An artist's rendering of the new Biosciences Partnership Building in downtown Phoenix.
An artist's rendering of the new Biosciences Partnership Building in downtown Phoenix.

UA Breaks Ground on Downtown Phoenix Project

The Biosciences Partnership Building, due for completion in two years, will add to the UA's presence and serve the next generation of health professionals.
Oct. 16, 2014
Turning the dirt on Oct. 16 were (from left) Dave Elrod of DPR Construction; Dave Crawford of Sundt Construction; Phoenix Mayor Greg Stanton; UA President Ann Weaver Hart; Phoenix Councilwoman Kate Gallego; and Dr. Joe “Skip” Garcia, UA senior vice president of health sciences.
Turning the dirt on Oct. 16 were (from left) Dave Elrod of DPR Construction; Dave Crawford of Sundt Construction; Phoenix Mayor Greg Stanton; UA President Ann Weaver Hart; Phoenix Councilwoman Kate Gallego; and Dr. Joe “Skip” Garcia, UA senior vice president of health sciences.

With shovels full of dirt, construction has been launched on the 10-story Biosciences Partnership Building, the latest University of Arizona project in downtown Phoenix.

UA President Ann Weaver Hart and Phoenix Mayor Greg Stanton ceremoniously tilled the soil, marking the beginning of the two-year design and construction for the 245,000-square-foot research building on the Phoenix Biomedical Campus.

“This building will foster collaborations with scientists that will lead to more cures, better treatments and bring more federal and private dollars to the state,” Hart said. “We will pursue expanded partnerships with industry that we hope will lead to groundbreaking discoveries in the areas of neuroscience, cardiovascular and thoracic science. This building will allow us to further these efforts and, ultimately, improve lives."

The research building will sit just north of the Health Sciences Education Building on the downtown campus.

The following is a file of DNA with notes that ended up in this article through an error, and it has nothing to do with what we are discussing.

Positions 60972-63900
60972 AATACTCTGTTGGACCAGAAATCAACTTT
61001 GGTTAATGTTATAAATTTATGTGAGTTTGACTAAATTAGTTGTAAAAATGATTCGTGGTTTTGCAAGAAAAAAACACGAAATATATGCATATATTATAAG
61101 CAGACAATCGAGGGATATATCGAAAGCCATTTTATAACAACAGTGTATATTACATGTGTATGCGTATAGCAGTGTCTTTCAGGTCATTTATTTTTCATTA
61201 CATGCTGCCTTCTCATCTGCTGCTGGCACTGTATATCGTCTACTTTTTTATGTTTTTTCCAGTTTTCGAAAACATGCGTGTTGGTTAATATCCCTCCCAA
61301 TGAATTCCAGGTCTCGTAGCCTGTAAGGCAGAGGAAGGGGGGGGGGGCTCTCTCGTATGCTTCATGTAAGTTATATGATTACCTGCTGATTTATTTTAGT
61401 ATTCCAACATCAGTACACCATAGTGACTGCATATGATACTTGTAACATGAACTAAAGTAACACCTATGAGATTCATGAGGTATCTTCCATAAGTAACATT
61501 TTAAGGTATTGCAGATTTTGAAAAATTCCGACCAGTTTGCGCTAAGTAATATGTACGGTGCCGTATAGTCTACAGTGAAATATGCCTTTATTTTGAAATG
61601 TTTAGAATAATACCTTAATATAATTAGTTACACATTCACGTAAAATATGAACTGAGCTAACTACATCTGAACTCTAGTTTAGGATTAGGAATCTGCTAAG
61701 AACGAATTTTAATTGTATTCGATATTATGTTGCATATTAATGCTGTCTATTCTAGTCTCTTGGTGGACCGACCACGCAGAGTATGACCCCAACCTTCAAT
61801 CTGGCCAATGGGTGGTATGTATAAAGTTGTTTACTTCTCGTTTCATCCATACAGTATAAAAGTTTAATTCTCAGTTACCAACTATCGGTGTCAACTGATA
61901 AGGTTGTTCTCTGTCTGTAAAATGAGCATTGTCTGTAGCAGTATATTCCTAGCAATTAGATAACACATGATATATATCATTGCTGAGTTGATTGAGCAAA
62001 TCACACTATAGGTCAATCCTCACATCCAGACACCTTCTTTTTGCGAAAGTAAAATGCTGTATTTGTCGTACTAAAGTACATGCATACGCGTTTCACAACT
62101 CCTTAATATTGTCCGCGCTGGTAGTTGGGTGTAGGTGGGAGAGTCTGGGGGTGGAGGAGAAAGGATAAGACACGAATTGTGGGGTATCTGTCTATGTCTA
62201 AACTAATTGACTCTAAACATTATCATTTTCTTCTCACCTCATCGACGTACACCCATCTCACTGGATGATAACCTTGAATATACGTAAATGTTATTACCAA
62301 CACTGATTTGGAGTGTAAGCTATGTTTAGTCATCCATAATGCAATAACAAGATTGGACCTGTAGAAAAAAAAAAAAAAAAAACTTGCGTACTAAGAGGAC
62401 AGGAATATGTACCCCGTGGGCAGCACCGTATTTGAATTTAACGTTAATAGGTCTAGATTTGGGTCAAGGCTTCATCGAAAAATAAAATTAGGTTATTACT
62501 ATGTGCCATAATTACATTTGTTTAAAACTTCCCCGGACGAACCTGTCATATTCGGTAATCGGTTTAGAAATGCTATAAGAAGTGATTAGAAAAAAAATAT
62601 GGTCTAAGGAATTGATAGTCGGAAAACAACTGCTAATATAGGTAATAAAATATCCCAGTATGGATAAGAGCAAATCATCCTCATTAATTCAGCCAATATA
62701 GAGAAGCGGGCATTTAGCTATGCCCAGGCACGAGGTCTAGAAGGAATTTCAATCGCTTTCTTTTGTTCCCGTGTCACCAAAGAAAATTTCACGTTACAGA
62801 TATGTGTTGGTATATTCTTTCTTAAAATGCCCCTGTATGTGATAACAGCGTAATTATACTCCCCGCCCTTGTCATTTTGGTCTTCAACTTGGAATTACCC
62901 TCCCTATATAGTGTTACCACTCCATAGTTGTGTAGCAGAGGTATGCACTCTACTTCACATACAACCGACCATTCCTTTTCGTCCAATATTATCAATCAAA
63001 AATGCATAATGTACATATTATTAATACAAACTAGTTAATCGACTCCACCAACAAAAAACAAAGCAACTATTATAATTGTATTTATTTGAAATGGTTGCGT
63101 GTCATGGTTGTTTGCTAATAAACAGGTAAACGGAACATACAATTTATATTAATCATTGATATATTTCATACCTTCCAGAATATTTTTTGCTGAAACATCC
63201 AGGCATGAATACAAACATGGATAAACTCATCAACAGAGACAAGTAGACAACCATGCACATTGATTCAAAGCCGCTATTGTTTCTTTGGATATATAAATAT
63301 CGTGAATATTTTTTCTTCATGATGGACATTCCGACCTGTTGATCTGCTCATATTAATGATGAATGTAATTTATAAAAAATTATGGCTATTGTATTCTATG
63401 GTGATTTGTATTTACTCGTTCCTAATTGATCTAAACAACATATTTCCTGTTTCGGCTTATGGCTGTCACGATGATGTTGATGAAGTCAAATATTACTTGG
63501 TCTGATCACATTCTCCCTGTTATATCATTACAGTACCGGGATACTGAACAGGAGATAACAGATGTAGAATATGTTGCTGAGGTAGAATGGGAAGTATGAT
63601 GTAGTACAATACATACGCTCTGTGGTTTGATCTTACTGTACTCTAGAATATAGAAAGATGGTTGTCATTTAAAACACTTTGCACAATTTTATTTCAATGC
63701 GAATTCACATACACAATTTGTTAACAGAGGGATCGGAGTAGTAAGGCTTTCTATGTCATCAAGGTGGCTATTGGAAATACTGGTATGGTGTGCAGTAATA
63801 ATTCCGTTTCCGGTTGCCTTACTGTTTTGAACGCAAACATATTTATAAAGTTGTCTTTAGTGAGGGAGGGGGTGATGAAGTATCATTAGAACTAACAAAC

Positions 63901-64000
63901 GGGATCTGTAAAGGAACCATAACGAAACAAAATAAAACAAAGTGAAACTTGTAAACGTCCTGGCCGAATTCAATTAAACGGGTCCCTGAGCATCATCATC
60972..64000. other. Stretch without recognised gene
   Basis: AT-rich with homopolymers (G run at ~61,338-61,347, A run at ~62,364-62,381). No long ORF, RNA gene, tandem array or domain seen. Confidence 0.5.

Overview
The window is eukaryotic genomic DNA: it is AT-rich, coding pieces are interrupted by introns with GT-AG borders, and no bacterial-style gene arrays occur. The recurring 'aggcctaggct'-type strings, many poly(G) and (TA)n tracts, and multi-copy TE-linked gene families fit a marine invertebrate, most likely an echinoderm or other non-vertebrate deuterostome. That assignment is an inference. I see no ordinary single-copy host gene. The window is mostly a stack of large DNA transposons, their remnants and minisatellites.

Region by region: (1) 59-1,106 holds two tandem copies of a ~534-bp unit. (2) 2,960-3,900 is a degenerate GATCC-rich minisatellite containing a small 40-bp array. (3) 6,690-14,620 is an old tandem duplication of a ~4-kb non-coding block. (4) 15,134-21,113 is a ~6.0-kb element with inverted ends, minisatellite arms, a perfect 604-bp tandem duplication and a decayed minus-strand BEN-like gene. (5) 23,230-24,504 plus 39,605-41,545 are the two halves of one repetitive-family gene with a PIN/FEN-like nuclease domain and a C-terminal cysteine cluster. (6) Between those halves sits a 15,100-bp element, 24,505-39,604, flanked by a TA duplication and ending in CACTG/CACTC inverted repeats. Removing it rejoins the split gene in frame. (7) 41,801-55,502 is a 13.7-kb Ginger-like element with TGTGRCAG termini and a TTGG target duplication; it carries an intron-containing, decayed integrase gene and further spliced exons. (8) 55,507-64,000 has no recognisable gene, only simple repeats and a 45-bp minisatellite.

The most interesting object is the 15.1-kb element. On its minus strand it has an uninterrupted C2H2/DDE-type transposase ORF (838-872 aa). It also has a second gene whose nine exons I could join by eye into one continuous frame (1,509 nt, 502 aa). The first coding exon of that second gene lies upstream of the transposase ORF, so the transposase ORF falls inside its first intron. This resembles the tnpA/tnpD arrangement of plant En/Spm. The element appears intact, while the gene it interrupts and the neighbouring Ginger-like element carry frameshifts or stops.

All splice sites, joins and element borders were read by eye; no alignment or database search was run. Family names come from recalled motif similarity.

“This building will serve the medical school and beyond with important research and faculty to teach the next generation of health professionals,” Stanton said. “Of course, this just adds to the economic vibrancy of downtown. The research facility initially will bring construction jobs and then high-paying, research-related jobs, including specialized technicians and other support staff for faculty and scientists.”

Construction on the $136 million building is expected to translate into nearly 500 jobs initially and an additional 360 permanent jobs at build-out.

"The Biosciences Partnership Building represents yet another milestone as the city and the University develop a major academic medical center in downtown Phoenix," said Dr. Stuart D. Flynn, dean of the UA College of Medicine – Phoenix. "Research in this building, in collaboration with our partners, will advance health care for all and expand our role as an economic driver for the city, Valley and state."

In 2012, the Health Sciences Education Building opened, housing health education for both the UA and Northern Arizona University. Construction continues on the UA Cancer Center at Dignity Health St. Joseph’s. The cancer center, a 220,000-square-foot outpatient and research facility, is scheduled to be completed in 2015.

The Phoenix Biomedical Campus also is home to the Mel and Enid Zuckerman College of Public Health as well as the colleges of nursing and pharmacy. Also on campus are NAU programs for physician assistants, physical therapists and occupational therapists as part of the university’s College of Health and Human Services. Arizona State University’s School of Nutrition and Health Innovation is housed in the Arizona Biomedical Collaborative 1 building southwest of the education building and immediately south of the Translational Genomic Research Institute.

The funding for the Biosciences Partnership Building comes from economic and educational development bonds approved by the Arizona Legislature in 2008 that paid for construction of the Health Sciences Education Building and related campus improvements. Research focus areas include neurosciences, health care outcomes, cancer and precision medicine.